August 19, 2014

Custom Notepad at Craftaholics Anonymous

I love customizing everything - and recently I had another chance to customize a notepad for my fiance. Do you want to know how to customize one? I swear it is the easiest thing ever. Check out the tutorial over at Craftaholics Anonymous!

Yep friends - that's a dollar store notepad prettified. Isn't it awesome? Plus you can decorate it anyway you like - you can use the technique I used for this notebook or the technique I shared in the tutorial.

I can't get over how awesome it is! I need to make more notepads from different scrapbook papers. Anyway, don't forget to check out the tutorial by clicking any of the photos above or the handy link below:

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August 11, 2014

DIY: Funny Tampon/Pad Pouch and Sweepstakes!

Let me tell you something. When I was younger (and still in school), I never really took note of when it would come, let alone be prepared for it. Soooo... I'd almost always get caught off guard, and I wouldn't have anything in my bag for it. Plus I felt lugging pads/tampons around is kind of embarrassing, specially since there was always a chance boys may be snooping inside my bag (oh, grade school / high school days). 

Now I don't really care about other people seeing it, after all, it's a part of life isn't it? I always make sure to have some on hand for emergencies - since without it, I wouldn't be able to move comfortably wouldn't I? (like this time I ran out of it.....) I figured it's high time I make a special pouch for it. And of course, it had to be funny (I am easily amused though, so forgive me if it's not funny or if it's disgusting).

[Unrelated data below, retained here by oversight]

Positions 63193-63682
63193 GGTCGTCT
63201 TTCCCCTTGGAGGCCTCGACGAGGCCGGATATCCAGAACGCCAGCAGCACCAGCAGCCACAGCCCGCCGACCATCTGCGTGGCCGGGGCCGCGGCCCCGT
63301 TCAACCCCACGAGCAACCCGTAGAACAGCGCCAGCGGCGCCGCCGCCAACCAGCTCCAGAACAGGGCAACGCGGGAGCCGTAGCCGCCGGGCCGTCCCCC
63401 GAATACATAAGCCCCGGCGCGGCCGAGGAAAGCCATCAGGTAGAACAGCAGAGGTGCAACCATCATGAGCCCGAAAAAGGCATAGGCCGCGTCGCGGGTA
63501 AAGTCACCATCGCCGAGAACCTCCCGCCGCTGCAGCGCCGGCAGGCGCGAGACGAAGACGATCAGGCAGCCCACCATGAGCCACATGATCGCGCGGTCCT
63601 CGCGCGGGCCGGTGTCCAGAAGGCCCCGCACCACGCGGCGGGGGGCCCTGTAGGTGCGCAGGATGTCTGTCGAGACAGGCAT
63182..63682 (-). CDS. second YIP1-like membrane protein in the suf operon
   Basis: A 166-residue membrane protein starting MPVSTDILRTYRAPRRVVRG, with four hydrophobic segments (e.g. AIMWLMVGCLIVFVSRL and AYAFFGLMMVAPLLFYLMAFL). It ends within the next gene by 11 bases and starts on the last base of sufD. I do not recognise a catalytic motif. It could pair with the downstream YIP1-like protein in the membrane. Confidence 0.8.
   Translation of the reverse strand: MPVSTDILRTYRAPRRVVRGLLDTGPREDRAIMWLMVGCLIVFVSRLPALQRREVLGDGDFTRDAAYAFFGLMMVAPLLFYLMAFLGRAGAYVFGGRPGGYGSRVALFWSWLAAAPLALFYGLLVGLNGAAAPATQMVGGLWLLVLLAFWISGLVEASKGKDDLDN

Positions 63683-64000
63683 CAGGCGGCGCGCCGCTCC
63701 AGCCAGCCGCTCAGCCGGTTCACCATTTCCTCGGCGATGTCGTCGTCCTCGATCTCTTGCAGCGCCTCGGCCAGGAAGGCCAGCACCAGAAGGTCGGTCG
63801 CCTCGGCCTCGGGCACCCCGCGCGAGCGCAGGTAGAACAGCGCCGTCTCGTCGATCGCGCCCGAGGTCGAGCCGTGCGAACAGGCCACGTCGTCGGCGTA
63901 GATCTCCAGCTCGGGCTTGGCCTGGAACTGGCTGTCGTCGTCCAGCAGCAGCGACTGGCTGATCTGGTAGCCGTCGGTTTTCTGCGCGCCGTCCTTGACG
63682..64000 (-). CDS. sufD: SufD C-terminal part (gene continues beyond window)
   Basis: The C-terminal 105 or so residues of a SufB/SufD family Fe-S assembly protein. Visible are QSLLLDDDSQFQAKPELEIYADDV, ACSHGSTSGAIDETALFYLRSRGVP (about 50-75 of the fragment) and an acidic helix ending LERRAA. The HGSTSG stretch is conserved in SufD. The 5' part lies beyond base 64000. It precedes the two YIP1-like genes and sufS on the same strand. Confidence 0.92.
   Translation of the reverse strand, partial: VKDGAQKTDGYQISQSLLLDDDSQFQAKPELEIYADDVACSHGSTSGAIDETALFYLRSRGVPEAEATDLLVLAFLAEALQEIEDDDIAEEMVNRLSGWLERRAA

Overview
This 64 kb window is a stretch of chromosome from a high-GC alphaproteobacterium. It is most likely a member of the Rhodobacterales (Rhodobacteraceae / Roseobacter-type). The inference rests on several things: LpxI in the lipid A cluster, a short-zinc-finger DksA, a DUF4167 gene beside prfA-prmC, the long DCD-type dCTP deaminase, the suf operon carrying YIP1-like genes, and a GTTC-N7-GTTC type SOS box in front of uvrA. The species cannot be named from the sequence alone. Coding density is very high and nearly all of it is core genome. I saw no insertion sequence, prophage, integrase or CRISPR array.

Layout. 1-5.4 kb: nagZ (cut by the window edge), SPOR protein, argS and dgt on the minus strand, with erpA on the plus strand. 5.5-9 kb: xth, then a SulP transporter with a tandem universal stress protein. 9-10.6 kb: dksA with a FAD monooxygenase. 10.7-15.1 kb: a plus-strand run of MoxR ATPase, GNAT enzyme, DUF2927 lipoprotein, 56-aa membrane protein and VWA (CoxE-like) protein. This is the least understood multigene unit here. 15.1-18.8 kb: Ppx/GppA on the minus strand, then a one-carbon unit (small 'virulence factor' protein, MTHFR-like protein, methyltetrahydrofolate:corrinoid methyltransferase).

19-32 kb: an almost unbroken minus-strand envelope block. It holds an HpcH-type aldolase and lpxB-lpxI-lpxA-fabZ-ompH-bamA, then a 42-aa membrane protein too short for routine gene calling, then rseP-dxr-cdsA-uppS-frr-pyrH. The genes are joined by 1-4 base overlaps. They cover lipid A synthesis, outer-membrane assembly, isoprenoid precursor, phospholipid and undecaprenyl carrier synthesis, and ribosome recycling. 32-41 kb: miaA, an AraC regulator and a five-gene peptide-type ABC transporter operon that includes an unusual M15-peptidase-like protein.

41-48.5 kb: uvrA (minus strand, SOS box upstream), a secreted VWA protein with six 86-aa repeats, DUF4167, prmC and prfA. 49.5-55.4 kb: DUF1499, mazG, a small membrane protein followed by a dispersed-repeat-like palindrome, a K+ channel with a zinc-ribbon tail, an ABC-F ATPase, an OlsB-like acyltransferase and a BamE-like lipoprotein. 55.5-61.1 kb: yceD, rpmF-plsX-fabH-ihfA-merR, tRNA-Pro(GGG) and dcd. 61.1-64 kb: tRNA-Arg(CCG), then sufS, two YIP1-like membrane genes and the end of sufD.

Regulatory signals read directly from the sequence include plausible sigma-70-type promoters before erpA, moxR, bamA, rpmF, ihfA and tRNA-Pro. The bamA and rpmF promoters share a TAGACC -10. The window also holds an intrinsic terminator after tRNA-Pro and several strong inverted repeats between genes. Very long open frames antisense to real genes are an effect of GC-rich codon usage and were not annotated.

Ready-made pouch or sew one yourself
Template - my graphic is downloadable at the end of this post
HTV or Printable Heat Transfer Paper
Parchment paper

If you're doing your design using HTV, cut and weed out excess material. If you're using printable heat transfer material, just print and cut around your design. 


Prepare your pouch by ironing the creases out. I sewed my own - and actually felt pro enough to do some top stitching (which didn't turn out well, I might add).

Position your design - I always do this before ironing because it kills me to have a design that isn't centered (yes, I'm somewhat a perfectionist).

Use parchment paper to protect the surface of your HTV/printable heat transfer from the iron and iron your design, making sure to follow the right instructions for your chosen material.

Peel off your plastic backing if you're using HTV material. At this point I actually liked it the way it is - it looks like a monster pouch! And I dig that VERY MUCH. Unfortunately, my fiance commented that it looked like a vampire with buckteeth.... so, I had to add the wording.